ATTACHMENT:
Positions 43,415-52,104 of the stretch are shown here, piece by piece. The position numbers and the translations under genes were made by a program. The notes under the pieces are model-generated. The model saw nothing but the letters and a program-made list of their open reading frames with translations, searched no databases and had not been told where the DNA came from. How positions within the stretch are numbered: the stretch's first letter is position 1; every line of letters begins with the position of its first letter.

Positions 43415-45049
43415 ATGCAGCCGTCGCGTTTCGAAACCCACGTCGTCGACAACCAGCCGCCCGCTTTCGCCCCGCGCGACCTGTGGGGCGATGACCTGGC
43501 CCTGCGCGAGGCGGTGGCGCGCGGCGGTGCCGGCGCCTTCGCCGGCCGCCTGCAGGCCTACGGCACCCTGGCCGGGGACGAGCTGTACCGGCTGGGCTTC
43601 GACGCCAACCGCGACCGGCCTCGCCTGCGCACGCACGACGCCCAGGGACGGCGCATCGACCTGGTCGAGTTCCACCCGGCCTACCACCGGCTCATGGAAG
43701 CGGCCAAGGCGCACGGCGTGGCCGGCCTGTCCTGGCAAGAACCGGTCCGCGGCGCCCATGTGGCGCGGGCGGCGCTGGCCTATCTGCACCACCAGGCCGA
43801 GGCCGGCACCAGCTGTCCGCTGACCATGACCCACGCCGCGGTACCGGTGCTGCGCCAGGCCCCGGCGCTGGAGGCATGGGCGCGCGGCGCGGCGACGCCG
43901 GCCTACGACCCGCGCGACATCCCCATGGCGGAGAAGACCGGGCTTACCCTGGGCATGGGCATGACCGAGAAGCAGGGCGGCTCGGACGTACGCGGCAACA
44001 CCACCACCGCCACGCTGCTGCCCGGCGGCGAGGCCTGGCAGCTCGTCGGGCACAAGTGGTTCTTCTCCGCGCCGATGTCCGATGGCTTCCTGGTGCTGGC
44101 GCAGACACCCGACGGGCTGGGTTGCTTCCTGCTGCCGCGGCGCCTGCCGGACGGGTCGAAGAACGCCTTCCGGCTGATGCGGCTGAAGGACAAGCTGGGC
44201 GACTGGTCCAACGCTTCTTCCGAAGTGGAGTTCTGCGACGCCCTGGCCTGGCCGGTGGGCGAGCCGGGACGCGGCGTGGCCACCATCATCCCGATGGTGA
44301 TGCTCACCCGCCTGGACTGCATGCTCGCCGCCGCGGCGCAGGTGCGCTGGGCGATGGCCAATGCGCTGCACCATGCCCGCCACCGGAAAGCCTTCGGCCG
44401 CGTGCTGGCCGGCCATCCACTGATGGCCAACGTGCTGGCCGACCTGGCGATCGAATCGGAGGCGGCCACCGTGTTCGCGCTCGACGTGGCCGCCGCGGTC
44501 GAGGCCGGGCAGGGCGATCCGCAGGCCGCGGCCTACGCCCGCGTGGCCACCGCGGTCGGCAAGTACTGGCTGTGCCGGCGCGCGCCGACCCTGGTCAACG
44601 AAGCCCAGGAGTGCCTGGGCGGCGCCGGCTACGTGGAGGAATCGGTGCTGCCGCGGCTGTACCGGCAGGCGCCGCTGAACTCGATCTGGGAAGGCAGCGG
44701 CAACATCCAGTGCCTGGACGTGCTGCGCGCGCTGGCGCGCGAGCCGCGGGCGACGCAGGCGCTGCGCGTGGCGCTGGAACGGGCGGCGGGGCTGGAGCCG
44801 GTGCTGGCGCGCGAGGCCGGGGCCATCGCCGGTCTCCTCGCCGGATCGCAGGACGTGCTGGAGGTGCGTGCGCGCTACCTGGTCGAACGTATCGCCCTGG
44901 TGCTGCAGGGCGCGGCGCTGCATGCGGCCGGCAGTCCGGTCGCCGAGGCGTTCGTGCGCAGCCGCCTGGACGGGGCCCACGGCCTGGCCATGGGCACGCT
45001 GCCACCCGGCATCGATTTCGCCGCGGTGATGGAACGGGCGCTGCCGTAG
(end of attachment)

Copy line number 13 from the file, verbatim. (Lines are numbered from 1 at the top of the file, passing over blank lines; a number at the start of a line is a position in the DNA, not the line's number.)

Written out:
44401 CGTGCTGGCCGGCCATCCACTGATGGCCAACGTGCTGGCCGACCTGGCGATCGAATCGGAGGCGGCCACCGTGTTCGCGCTCGACGTGGCCGCCGCGGTC